Hit the Hungarian countryside & Enjoy a Holiday on a Farm

Are you keen on trying a peasant holiday? Sky Europe’s Budapest flights are your easiest way to delight in a few-days experience with enchanting horses, grey cattle and other ethno-cultural attractions of puszta or the Hungarian Great Southern Plain.

While the shimmering hot air of the pastoral fields that we pass on the way creates mirages, the crossroad city of Kecskemét, the gateway to puszta, surprises us with Art Nouveau architecture and the top-rated Hungarian panacea apricot brandy or barackpálinka in the old Zwack distillery.

But let’s hit Bugacpuszta nearby Kecskemét first! The attractions are typically Hungarian: delicious food with live cymbal and violin music and equestrian presentations such as a riding school, theatrical performances of studs, donkeys and oxen. To top that, the World Four-in-Hand Driving Championship held in August attracts dozens of skilful riders to the Bugac area showing their craft while driving a carriage pulled by four horses.

Getting to the heart of the Bugacpuszta, which is the most visited part of the Kiskunság National Park, we discover rustic houses scattered on sandy plains and randomly appearing vine-yards and apricot orchards. One could find a signboard with the name of a farmhouse rather than of a village or city here.

Bugaci Karikás Csárda is an ideal place for renting a holiday peasant house with a thatched-roof and an open-air fire for cooking goulash, a traditional shepherd’s soup with meat and potatoes. Besides baked specialities, you can try also a refreshing cold soup of raspberries, apples and apricots served by a waiter dressed in the clothes of Sándor, the Hungarian Robin Hood, who used to rob carriages.

One excellent party with friends can be made in the guesthouse, once visited by Queen Elizabeth II, where the manager himself, Zsolt Tóth, can prepare some palatable meals upon request. As he says, amateurs can learn to ride a horse in 2 weeks and then explore the plains from the saddle, while others prefer a trekking tour and watching pheasants and falcons. A top attraction is the horse show and open-air cattle-shed.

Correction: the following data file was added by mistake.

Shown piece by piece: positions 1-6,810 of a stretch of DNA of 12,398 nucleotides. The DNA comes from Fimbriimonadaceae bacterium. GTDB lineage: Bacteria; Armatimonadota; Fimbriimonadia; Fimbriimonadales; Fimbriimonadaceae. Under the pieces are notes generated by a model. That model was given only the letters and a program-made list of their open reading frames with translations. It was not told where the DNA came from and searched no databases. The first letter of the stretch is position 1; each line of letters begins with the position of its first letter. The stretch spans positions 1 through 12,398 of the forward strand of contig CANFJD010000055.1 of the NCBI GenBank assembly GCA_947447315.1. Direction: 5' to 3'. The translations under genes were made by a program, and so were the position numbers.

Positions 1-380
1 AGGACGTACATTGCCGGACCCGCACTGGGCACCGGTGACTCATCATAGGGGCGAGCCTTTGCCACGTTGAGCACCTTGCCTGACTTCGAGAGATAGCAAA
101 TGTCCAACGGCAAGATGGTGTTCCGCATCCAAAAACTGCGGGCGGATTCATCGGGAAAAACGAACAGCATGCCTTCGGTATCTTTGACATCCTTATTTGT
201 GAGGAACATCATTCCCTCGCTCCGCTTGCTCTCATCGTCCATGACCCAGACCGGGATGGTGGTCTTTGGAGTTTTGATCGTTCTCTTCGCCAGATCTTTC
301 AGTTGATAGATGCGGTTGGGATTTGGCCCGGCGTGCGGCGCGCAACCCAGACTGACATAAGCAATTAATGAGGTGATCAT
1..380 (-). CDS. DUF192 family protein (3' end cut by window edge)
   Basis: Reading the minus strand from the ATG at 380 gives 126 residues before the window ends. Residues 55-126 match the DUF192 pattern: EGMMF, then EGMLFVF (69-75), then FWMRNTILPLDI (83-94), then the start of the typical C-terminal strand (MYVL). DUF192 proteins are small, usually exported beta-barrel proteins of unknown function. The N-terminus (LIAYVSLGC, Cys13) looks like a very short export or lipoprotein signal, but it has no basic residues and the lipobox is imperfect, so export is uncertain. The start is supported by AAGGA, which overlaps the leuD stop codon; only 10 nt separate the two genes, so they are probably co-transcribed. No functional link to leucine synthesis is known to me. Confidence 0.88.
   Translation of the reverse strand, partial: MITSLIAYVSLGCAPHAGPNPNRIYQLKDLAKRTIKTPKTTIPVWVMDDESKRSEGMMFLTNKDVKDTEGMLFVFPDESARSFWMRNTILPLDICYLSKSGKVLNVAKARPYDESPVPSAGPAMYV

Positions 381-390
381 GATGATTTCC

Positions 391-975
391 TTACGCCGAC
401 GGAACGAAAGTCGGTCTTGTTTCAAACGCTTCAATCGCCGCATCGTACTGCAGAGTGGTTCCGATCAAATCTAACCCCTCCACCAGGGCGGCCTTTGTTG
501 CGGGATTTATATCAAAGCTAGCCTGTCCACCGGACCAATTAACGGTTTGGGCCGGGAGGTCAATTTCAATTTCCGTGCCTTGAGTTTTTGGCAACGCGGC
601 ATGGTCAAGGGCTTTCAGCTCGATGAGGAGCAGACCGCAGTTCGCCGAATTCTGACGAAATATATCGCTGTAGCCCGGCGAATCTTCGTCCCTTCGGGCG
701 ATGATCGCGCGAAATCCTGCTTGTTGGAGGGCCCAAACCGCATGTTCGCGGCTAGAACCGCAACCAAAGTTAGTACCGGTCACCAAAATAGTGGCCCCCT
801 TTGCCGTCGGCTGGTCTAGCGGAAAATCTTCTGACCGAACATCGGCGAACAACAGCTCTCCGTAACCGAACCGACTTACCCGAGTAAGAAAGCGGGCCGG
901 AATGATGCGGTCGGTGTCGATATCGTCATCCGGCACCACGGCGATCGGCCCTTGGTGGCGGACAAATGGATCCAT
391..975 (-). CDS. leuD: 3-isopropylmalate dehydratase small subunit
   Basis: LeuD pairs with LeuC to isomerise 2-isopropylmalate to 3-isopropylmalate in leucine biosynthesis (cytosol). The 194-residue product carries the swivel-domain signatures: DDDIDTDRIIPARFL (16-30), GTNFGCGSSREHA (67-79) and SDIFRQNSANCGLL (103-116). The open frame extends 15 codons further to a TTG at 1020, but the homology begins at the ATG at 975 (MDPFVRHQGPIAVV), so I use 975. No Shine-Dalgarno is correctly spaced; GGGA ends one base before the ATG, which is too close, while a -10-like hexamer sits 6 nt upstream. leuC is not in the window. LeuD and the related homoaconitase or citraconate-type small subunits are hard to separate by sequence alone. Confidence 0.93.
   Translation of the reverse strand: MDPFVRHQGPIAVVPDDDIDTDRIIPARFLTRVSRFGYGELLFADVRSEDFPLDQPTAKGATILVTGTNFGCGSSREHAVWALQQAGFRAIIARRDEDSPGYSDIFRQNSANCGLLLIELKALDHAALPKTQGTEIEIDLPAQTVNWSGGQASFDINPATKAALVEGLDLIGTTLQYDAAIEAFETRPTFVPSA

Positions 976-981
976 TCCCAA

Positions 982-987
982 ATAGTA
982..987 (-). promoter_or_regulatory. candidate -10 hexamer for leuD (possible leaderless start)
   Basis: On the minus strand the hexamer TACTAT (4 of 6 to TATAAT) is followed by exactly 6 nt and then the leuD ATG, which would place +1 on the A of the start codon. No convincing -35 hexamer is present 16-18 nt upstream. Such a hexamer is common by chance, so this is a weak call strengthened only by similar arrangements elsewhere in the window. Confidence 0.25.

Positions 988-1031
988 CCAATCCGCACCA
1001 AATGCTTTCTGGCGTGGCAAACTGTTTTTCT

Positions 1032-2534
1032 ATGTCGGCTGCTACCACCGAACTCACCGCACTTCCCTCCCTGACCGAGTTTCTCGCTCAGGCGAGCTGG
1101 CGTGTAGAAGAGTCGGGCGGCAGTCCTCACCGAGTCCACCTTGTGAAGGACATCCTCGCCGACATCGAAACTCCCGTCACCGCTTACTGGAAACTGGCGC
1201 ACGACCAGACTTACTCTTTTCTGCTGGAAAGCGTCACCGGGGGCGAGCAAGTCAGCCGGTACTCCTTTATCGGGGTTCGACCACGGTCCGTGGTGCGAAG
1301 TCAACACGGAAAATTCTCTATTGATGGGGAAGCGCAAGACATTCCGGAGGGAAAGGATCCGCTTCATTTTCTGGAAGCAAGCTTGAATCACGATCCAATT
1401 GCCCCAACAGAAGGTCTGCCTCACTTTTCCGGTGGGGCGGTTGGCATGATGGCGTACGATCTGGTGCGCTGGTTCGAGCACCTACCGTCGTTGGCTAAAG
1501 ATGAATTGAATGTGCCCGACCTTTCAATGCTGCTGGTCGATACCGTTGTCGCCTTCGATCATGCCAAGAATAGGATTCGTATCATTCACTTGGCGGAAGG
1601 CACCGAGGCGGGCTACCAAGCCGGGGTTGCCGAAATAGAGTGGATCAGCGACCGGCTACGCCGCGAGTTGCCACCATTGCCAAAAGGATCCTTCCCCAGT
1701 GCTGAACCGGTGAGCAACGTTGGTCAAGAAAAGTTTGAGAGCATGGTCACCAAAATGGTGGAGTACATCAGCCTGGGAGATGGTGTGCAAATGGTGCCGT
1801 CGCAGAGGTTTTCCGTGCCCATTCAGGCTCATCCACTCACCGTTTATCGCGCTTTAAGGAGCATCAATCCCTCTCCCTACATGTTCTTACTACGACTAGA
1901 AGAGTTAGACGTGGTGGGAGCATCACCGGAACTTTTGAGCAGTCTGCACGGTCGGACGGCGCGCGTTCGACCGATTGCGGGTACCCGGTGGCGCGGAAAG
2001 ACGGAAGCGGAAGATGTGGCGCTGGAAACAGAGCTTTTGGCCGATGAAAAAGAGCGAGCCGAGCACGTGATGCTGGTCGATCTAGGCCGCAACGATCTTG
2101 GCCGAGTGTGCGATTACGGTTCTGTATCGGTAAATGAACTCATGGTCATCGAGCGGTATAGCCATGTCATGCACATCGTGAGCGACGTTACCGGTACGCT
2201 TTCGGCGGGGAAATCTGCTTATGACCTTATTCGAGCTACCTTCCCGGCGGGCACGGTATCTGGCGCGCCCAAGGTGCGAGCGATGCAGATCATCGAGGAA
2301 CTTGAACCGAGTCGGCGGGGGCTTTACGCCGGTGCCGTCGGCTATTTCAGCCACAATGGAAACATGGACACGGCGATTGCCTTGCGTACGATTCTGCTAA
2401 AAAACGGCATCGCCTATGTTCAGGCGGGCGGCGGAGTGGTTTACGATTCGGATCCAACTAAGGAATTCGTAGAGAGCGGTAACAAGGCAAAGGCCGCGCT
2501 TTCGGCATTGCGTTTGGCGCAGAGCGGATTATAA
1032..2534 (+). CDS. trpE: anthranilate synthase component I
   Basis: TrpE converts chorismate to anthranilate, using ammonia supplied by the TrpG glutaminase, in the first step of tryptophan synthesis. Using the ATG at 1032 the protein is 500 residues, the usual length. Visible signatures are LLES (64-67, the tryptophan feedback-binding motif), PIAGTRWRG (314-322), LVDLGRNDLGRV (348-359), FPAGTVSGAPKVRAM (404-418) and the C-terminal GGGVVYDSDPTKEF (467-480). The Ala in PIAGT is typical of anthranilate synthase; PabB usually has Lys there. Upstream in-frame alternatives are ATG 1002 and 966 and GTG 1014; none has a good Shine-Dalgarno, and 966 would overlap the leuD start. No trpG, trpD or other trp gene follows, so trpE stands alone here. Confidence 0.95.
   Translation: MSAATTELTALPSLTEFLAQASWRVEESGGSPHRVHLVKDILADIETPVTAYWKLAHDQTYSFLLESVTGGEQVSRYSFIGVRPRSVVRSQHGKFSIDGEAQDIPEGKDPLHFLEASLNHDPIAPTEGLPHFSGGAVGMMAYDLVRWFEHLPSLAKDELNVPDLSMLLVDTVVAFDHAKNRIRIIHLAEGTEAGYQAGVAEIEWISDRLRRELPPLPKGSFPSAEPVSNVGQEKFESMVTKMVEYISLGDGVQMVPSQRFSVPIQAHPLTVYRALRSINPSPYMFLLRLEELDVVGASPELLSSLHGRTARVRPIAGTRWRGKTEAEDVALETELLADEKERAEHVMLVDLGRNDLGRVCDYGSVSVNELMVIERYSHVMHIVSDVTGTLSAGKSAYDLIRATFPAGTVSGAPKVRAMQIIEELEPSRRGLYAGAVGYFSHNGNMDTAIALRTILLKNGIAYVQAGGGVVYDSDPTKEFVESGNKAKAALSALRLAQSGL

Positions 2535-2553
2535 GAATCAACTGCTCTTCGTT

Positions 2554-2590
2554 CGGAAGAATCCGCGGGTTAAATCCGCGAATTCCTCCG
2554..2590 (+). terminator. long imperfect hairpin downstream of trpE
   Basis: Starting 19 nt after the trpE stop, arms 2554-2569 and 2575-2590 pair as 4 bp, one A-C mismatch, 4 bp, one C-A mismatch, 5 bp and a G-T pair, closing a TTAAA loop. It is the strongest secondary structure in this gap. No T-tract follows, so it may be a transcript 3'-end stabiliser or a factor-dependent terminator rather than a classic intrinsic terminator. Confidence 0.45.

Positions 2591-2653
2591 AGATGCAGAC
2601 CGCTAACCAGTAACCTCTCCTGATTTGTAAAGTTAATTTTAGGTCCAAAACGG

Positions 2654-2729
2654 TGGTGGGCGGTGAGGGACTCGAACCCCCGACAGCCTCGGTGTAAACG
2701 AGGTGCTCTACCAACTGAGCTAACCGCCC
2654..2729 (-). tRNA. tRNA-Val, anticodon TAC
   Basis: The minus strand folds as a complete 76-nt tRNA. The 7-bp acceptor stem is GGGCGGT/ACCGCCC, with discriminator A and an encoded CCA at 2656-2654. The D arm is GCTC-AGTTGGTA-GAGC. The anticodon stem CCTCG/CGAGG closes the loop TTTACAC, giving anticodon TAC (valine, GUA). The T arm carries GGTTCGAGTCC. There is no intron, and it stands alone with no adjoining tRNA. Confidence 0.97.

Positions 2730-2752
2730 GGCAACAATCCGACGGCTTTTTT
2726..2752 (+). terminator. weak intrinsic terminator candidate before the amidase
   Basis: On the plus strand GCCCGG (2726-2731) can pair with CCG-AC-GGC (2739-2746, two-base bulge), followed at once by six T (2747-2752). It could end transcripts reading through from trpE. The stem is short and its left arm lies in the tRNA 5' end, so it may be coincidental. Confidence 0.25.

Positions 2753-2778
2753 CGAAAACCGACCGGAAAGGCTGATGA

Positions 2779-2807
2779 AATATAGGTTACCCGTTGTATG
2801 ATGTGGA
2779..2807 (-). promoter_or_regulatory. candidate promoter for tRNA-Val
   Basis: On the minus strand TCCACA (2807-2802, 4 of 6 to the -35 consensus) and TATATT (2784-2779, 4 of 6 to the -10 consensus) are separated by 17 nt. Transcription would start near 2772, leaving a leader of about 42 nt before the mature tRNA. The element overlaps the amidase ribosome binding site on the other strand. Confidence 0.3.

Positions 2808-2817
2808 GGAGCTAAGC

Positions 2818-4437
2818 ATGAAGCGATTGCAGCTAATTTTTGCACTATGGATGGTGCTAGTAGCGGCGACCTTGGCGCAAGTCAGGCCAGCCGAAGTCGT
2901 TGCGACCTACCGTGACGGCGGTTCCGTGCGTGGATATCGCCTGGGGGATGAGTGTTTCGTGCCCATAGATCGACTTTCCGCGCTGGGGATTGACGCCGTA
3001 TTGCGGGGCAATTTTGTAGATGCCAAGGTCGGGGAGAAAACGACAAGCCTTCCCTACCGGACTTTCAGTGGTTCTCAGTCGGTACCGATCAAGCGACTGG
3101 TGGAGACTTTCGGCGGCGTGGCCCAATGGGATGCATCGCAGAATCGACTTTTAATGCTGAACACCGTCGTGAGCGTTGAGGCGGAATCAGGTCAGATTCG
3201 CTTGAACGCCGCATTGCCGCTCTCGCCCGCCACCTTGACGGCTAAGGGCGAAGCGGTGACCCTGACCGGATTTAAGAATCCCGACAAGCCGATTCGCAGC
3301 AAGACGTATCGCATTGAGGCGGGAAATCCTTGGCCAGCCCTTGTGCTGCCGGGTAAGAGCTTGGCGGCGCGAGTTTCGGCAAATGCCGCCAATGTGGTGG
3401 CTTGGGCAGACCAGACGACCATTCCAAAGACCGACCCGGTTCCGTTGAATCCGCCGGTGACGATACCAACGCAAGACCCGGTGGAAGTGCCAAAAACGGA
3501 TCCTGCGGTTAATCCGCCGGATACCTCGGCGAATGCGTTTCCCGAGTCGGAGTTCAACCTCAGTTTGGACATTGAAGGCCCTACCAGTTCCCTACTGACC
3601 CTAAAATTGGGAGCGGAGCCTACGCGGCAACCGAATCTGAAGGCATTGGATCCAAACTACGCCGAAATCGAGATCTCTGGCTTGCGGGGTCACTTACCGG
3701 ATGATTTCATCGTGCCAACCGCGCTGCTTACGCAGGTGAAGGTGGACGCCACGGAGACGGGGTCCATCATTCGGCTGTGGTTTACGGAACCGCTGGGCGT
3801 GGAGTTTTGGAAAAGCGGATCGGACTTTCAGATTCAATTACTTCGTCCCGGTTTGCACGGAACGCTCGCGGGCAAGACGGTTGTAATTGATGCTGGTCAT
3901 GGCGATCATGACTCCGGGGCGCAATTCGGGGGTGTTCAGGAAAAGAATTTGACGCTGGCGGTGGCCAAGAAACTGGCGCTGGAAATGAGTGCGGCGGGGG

An exclusive farm party/show worthy to be booked in advance is the one in Tanyacsárda (near Lajosmizse), where the innkeeper welcomes with a shot of apricot brandy. At first, dozens of galloping studs leave you with the taste of dusty soil whirling in the air. Then a performance of artistic horse-riding lifts everyone’s expectation for amusements including overturning of a bottle by a whip, or an outstanding ride of Puszta Five, the show of an equestrian riding 5 horses.

While delighting in goose liver and grilled/fried vegetables, you are whirled to the rhythm of folklore songs, music and dances of cheerful girls, who a man can kiss under a scarf. The nourishing dinner ends with a flat cake made from milk and eggs covered with apricot marmalade and brandy and served a la flambé.

Some 10 kilometres of the farm, you can get accommodation in the Gerébi Kúria mansion tucked in a grove of the plain, where you can experience also horse-trekking and panorama tours with carriages and join numerous horse shows. The calm environment is an excellent venue for conferences and weddings.

Looking for both accommodation and horse-riding entertainments, also hit the road to Varga-Tanya Pension (on the way to Lajosmizse) – simply there is a countless choice of venues, and it is only up to you how your ethno-cultural weekend or holiday will look like.

While returning from the puszta weekend tour, we stop in Kecskemét, named after goats gifted by bishops to the new Christians – Hungarians – many centuries ago.

It is a place for exploring splendid Art Nouveau buildings with folklore motives and artisan craftsmen products. See also various sacred places such as the former synagogue, the Big Church and the Franciscan Church.

As our tour goes through a row of colourful and bright buildings, we enter the tile-roofed town hall, with floral decorations and relax in the courtyard, the stage for classical concerts in summer. The New College of Calvinists, recognizable by its high spire and Transylvanian motives, as well as Cifrapalota with charming folk and majolica ornaments and curves, are one of the top attractions in Kecskemét.

If you visit the town on August 24-29, see the presentation of traditional products and peasant cuisine represented by salty, flat home bread or langos, baked in a stove of clay and straw and served with garlic sauce or sour cream. September is devoted to folk musicians and during non-rainy weekends the promenade is full of stalls selling handmade craftsman products.

An inside look into Hungarian rural life would miss a spark without learning how the tasty and aromatic sunshine distillate of Fütyülos barackpálinka or “whistling” apricot brandy is made. A tour of the old distillery from the beginning of the previous century and the plant’s latest production lines acquaint you with the history of the Zwack family, producing brandy as well as other spirits such as the well-know Unicum. Of course, the end of your tour will be product tasting and potentially a purchase of a small souvenir bottle, or even a bigger one.

When you make your way to the plains around Kecskemét, there is no doubt that hosts of farmsteads will welcome you with their traditional hospitality and show you the Hungary from the past centuries. Furthermore, autumn is the best period to experience peasant life amongst friendly horses.

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